Stage Manager & Creative Innovator

Talking to Strangers & Other Updates

Day 11; "Your American is Showing."

The poor 19-year-old videographer/stagehand joining the backstage team is not, in fact, a theatre person. He came here to do video tech. He's spent the majority of the last week with me backstage learning how to be a stagehand. He's not always enjoying it. He's particularly not a fan of the Gatsby style suit he has to wear to make a scene change on stage. He is very vocal about this. He is what the Brits call a "Whinger". But he's lovely and does good work despite the moaning. And has become less slightly terrified of myself and my ASM. I think. He is the one responsible for my favorite quote so far. We were in the middle of some tech chaos. I needed something done immediately. I shout down the stairs to him and he freezes. His eyes go wide and he looks confused and a little scared. "... I'm sorry... your American is showing. ...What..?"

It's been a fun punchline. The out of sync, often puzzled, American. The Street Team practices their American accent on me and I put on a Southern drawl to delighted laugher (and a"Coor! That's bloody terrifying. Please don't do that again." from the 19-year-old). I attempted a generic British with dismal results and more laughter. The goal is to have mine be passable and teach the drawl by spring. I had to ask for a translation from several bits of slang, though occasionally someone sees my confused look and translates automatically. I've learned what Carrefore is and how much a lifesaver it will be, that "bits and bobs" is not just something said in the movies but actually used in nearly every other sentence, and what exactly a perfect cup of tea tastes like (eventually I'll figure out how to make one). But mostly I've slowly gotten my feet underneath me and am learning how to keep up with everything that is happening.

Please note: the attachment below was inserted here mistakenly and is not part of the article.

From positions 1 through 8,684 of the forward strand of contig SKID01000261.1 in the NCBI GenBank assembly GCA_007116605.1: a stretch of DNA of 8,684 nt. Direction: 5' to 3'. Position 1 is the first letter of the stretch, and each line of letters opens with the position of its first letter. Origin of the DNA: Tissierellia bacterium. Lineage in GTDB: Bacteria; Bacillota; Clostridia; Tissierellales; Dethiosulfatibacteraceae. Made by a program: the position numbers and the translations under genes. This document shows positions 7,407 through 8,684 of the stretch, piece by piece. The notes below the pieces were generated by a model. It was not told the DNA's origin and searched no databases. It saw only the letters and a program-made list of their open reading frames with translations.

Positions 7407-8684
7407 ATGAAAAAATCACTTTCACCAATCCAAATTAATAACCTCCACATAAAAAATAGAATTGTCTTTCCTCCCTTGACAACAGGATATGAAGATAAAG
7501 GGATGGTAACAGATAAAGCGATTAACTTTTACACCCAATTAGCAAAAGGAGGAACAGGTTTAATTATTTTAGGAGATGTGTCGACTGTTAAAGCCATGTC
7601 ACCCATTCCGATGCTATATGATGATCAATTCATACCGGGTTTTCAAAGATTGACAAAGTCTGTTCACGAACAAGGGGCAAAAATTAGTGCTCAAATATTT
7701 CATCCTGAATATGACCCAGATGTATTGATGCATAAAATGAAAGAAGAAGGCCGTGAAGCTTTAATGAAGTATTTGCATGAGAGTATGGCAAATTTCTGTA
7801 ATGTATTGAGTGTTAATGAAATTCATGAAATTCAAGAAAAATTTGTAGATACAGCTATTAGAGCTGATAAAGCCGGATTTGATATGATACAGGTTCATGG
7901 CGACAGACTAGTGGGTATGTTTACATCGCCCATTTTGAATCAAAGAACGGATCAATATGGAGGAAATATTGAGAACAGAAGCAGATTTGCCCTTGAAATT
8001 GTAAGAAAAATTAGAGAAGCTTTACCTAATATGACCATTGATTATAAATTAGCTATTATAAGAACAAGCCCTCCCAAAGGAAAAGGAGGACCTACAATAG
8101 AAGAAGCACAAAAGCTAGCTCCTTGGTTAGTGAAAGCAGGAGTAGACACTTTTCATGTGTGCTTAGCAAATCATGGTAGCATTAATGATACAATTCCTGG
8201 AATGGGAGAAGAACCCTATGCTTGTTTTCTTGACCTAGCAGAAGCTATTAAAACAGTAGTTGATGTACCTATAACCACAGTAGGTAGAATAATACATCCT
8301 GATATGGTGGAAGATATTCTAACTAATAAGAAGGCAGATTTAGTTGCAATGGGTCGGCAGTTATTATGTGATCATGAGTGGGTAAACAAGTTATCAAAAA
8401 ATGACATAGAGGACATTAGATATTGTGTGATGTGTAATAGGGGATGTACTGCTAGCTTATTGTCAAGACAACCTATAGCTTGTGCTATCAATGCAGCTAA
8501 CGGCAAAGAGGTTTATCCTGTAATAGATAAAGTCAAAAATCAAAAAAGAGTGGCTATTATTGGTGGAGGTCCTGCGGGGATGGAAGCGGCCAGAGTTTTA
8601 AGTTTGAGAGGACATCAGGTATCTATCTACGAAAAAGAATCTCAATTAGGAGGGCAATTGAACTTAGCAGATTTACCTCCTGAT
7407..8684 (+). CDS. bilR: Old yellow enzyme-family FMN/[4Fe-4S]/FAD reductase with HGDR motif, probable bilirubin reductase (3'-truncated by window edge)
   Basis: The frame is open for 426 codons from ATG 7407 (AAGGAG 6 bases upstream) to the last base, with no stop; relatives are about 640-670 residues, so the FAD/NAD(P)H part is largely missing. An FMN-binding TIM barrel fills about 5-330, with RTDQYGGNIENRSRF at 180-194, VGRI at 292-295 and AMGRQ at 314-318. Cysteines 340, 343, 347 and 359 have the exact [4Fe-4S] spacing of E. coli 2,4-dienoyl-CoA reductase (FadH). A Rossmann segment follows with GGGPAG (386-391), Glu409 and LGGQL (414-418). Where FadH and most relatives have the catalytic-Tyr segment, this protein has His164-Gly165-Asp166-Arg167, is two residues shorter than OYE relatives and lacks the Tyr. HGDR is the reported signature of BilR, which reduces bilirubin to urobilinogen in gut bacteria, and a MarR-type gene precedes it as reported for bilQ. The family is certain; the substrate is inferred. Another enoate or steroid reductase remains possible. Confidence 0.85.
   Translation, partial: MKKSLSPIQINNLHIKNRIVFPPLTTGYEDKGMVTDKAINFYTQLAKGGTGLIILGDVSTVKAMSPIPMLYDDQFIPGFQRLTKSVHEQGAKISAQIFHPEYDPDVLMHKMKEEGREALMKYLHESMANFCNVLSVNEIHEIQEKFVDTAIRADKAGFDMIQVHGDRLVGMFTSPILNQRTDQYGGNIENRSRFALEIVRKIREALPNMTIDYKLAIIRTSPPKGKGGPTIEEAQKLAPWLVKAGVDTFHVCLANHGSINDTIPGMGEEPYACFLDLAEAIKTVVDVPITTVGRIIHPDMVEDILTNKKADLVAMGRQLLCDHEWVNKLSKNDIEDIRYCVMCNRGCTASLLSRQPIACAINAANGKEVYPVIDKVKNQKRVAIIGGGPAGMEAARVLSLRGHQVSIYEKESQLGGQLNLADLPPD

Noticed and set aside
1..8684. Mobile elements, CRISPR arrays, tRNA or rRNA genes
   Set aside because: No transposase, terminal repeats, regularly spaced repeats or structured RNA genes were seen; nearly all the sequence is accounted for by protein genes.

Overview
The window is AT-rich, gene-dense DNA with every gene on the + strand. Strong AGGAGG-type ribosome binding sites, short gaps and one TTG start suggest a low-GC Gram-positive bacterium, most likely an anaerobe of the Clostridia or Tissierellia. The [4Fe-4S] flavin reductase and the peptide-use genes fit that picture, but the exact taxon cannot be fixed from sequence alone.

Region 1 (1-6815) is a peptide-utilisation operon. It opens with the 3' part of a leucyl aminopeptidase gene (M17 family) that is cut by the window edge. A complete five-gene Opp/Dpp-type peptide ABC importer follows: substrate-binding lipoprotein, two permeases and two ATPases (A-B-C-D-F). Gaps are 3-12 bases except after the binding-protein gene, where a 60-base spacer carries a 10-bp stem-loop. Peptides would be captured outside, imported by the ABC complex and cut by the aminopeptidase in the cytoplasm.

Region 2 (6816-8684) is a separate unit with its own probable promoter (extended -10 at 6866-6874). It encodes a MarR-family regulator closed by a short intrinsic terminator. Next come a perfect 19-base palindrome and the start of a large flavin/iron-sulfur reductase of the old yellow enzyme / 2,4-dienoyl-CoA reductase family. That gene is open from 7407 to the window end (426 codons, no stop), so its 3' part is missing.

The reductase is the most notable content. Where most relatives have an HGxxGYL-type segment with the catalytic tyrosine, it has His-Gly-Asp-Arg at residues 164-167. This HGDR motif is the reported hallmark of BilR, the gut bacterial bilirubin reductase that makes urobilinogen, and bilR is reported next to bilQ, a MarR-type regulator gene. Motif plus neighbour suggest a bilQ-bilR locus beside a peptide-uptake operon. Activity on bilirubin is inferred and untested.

The park opens in mere days, Press Launch is tomorrow, and there is so much to do still. I've joked that this job is basically my entire resume wrapped into one exciting evening of back to back incredible pieces of entertainment. There are single shows with MASSIVE sets, turntables, fly rigs, moving truss, LED screens the size of small houses, circus tricks, fire and CO2 cannons. Plus of course beautiful costumes and incredible dancers.

I've worked with many incredible people but I am still blown away by how consistently unbelievable and amazing everyone is in every show. The dancers have been working for 12+ hours and are still blowing me away the final time we run the chunk we've been working. I keep remembering my final event at Juilliard where my fellow ASM and I were watching the teenage musician and were hit with this realization that we'd begun to accept the extraordinary as ordinary. Our day to day was so packed with talent from around the world that we'd begun to take it for granted.

I want to make sure I remember that moment, and never take these casts for granted. For all their goofiness and down-to-earth attitudes, I've worked with some of the best dance students in the world, and I swear many of this cast are better. Two that I know of are even self-taught. It continues to excite me with what we have to show the press tomorrow and the public on Wednesday. It will be utterly amazing.

I've also come to realize how diverse Dubai really is, especially compared to NYC. Queens is one of the most diverse places in the United States, and I've always taken pride in this fact, but it has nothing on what I've found here. It's wonderful and enlightening to how sheltered my life has been despite my constant adventures. In Queens, my day to day had me crossing paths with Greeks, immigrants from the Balkans, French expats or other English-speaking westerners starting something new in the Big Apple. Here my day to day involves Brits, Indians, Chinese, Pakistanis, a security head from Ghana, and languages I don't even recognize, nevermind comprehend. I have gone entire days without seeing one of the other few Americans onsite. I feel split between feeling very small and out of place, to feeling as though I'm exactly where I'm supposed to be.

The first day of the Araca Boot Camp in 2012 Mike Rego said something that has always stuck with me and been my mantra through the tough moments of growth and rising to the occasion.

"Yes, it's an honor to be here. But don't forget, you deserve to be here. Every one of you who made it here has earned the right to a seat at this table."

When I'm staring at my cue sheet and going through the massive scene transitions in my head, I try to remember that. It's an incredible honor to be here. But there's a reason I am.